Plaintiff's First, Second, and Sixth Causes of Action fail as a matter of law. First, "California's Unfair Competition Law (`UCL') prohibits any `unlawful, unfair or fraudulent business act or practice.'" Williams v. Gerber Products Co., 552 F.3d 934, 938 (9th Cir. 2008), quoting Cal. Bus. and Prof. Code § 17200. Additionally, "[t]he false advertising law prohibits any `unfair, deceptive, untrue, or misleading advertising.'" Id., quoting Cal. Bus. and Prof. Code § 17500. Finally, "California's Consumer Legal Remedies Act (`CLRA') prohibits `unfair methods of competition and unfair or deceptive acts or practices.'" Id., quoting Cal. Civ. Code § 1770.

Plaintiff's "claims under these California statutes are governed by the `reasonable consumer' test." Id., citing Freeman v. Time, Inc., 68 F.3d 285, 289 (9th Cir. 1995), Lavie v. Procter Gamble Co., 105 Cal. App. 4th 496, 506-07 (1st Dist. 2003). "Under the reasonable consumer standard, [Plaintiff] must show that members of the public are likely to be deceived. The California Supreme Court has recognized that these laws prohibit not only advertising which is false, but also advertising which, although true, is either actually misleading or which has a capacity, likelihood or tendency to deceive or confuse the public." Id. (internal citations and quotations omitted).

"[P]rimary evidence in a false advertising case is the advertising itself." Id., quoting Brockey v. Moore, 107 Cal. App. 4th 86, 100 (3d Dist. 2003). Thus, "whether a business practice is deceptive will usually be a question of fact not appropriate for decision on demurrer." Id. However, "[d]ecisions granting motions to dismiss claims under the Unfair Competition Law have occasionally been upheld." Id. This Court believes that the instant case falls into that "rare" category of cases in which dismissal is appropriate. See Id. at 939.

The leading Ninth Circuit case in this area, and the case on which Plaintiff primarily relies, is Williams, 552 F.3d 934. Nevertheless, that case is factually distinguishable from the instant action.

In Williams, the Ninth Circuit determined that the district court had improperly granted a motion to dismiss because, in that case, the "packaging Gerber used for its Fruit Juice Snacks product . . . could likely deceive a reasonable consumer. The product [was] called `fruit juice snacks' and the packaging picture[d] a number of different fruits, potentially suggesting (falsely) that those fruits or their juices [were] contained in the product. Further, the statement that Fruit Juice Snacks [were] made with `fruit juice and other all natural ingredients' could easily [have been] interpreted by consumers as a claim that all the ingredients in the product were natural, which appear[ed] to be false. And finally, the claim that Snacks [was] `just one of a variety of nutritious Gerber Graduates foods and juices that have been specifically designed to help toddlers grow up strong and healthy' add[ed] to the potential deception." Id. at 939.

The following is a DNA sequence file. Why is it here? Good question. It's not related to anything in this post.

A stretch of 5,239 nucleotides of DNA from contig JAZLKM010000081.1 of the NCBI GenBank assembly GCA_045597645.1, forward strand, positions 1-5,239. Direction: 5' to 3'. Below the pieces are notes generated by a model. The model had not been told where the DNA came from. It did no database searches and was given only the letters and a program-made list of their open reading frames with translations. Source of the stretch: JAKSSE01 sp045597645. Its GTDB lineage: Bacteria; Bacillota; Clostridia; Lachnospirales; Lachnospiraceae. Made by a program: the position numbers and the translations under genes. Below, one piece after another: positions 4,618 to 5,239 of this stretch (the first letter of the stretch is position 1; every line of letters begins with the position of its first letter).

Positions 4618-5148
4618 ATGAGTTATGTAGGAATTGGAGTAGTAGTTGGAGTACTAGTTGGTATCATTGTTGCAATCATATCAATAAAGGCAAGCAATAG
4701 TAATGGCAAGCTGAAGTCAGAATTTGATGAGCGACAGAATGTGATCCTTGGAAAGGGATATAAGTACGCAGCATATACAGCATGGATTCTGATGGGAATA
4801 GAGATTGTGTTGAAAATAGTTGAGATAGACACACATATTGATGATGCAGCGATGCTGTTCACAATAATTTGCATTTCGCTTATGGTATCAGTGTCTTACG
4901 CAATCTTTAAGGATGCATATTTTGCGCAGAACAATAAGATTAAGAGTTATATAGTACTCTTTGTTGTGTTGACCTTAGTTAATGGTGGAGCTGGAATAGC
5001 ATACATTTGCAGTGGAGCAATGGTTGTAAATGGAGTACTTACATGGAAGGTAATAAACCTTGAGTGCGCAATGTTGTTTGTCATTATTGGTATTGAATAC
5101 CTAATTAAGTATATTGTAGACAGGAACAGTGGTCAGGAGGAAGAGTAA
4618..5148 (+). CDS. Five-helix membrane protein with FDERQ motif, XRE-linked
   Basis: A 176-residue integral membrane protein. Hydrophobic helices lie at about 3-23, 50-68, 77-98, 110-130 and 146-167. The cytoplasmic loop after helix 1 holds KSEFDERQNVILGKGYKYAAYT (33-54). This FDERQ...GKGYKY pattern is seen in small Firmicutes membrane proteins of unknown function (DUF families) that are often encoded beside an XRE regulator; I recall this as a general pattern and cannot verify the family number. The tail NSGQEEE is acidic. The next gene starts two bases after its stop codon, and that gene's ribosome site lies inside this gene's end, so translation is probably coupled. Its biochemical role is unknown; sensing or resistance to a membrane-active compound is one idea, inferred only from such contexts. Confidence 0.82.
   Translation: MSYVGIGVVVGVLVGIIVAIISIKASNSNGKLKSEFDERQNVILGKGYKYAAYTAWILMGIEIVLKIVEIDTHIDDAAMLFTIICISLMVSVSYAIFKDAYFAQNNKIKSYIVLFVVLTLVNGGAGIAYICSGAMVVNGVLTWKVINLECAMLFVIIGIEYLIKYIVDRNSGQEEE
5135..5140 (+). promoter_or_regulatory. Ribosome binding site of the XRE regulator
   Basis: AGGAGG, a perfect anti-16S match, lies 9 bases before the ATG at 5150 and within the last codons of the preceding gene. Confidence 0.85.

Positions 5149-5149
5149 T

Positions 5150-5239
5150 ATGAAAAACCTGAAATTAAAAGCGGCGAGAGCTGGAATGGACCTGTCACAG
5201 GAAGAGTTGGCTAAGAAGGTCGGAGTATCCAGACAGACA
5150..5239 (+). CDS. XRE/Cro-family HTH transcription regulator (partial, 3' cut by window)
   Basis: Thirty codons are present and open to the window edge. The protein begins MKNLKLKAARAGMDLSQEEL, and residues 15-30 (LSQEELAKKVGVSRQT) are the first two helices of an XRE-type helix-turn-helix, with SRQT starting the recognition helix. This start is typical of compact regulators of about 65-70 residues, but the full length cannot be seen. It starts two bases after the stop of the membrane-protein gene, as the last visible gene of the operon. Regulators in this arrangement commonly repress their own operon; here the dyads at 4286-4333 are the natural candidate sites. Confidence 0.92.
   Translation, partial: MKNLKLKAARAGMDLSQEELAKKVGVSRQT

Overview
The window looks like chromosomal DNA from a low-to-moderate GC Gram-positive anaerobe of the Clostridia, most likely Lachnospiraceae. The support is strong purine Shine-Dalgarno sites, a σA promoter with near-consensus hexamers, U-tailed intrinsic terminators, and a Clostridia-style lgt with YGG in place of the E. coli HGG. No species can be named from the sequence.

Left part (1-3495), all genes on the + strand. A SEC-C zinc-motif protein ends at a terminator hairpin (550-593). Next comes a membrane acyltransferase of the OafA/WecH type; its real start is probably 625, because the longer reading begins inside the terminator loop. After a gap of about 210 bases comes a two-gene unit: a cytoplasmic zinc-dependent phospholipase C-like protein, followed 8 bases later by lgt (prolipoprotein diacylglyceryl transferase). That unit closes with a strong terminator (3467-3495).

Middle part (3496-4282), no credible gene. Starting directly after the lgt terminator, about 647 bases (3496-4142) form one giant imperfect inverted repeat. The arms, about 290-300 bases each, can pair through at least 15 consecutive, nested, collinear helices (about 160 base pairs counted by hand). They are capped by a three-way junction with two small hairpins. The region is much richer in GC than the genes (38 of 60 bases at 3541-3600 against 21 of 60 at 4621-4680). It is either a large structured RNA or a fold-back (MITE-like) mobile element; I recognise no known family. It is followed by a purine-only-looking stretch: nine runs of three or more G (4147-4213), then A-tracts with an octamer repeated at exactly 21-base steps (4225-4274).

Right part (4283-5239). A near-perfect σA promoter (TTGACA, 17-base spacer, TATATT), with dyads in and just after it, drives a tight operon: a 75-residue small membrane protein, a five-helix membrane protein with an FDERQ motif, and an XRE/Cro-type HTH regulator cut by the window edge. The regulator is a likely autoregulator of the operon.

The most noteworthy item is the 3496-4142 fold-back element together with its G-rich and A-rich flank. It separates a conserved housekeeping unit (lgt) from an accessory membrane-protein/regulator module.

In this case, to the contrary, while the challenged packaging contains the word "berries" it does so only in conjunction with the descriptive term "crunch." This Court is not aware of, nor has Plaintiff alleged the existence of, any actual fruit referred to as a "crunchberry." Furthermore, the "Crunchberries" depicted on the PDP are round, crunchy, brightly-colored cereal balls, and the PDP clearly states both that the Product contains "sweetened corn oat cereal" and that the cereal is "enlarged to show texture." Thus, a reasonable consumer would not be deceived into believing that the Product in the instant case contained a fruit that does not exist.

Additionally, contrary to the packaging in Williams, the instant packaging makes no claim to be particularly nutritious or to be designed specifically to meet the nutritional needs of toddlers or children, nor does it contain any images of actual fruit that would convince this Court the instant packaging was even potentially deceptive. In this case, there is no reference to fruit on the PDP unless one believes that a "Crunchberry" is some form of produce. Indeed, even though Plaintiff claims that the brightly-colored cereal balls are shaped to resemble berries, she acknowledges that "[c]lose inspection reveals that Crunchberries on the PDP are not really berries." Opposition, 2:11. Accordingly, it is entirely unlikely that members of the public would be deceived in the manner described by Plaintiff.

For these same reasons, another California district court has previously rejected substantially similar claims directed against the packaging of Fruit Loops cereal, and brought by these same Plaintiff attorneys. See McKinnis v. Kellogg USA, 2007 WL 4766060 (C.D. Cal. 2007) (rejecting each argument pursued here). Thus, because the instant facts are distinguishable from those inWilliams, and are, to the contrary, more on par with those alleged in McKinnis, this Court now holds that Plaintiff has failed to state UCL, FAL, or CLRA claims as a matter of law. Defendant's Motion to Dismiss Plaintiff's First, Second, and Sixth Causes of Action is granted with leave to amend.

2. Plaintiff's Intentional Misrepresentation Cause of Action

Plaintiff's Intentional Misrepresentation claim fares no better. Under California Law, "[t]he elements of intentional misrepresentation, or actual fraud, are: `(1) misrepresentation (false representation, concealment, or nondisclosure); (2) knowledge of falsity (scienter); (3) intent to defraud (i.e., to induce reliance); (4) justifiable reliance; and (5) resulting damage." Anderson v. Deloitte Touche, 56 Cal. App. 4th 1468, 1474 (1st Dist. 1997). Plaintiff lodged only the most cursory opposition to Defendant's Motion to Dismiss the instant claim, and for good reason, namely that the above discussion supports granting Defendant's Motion as to this claim as well.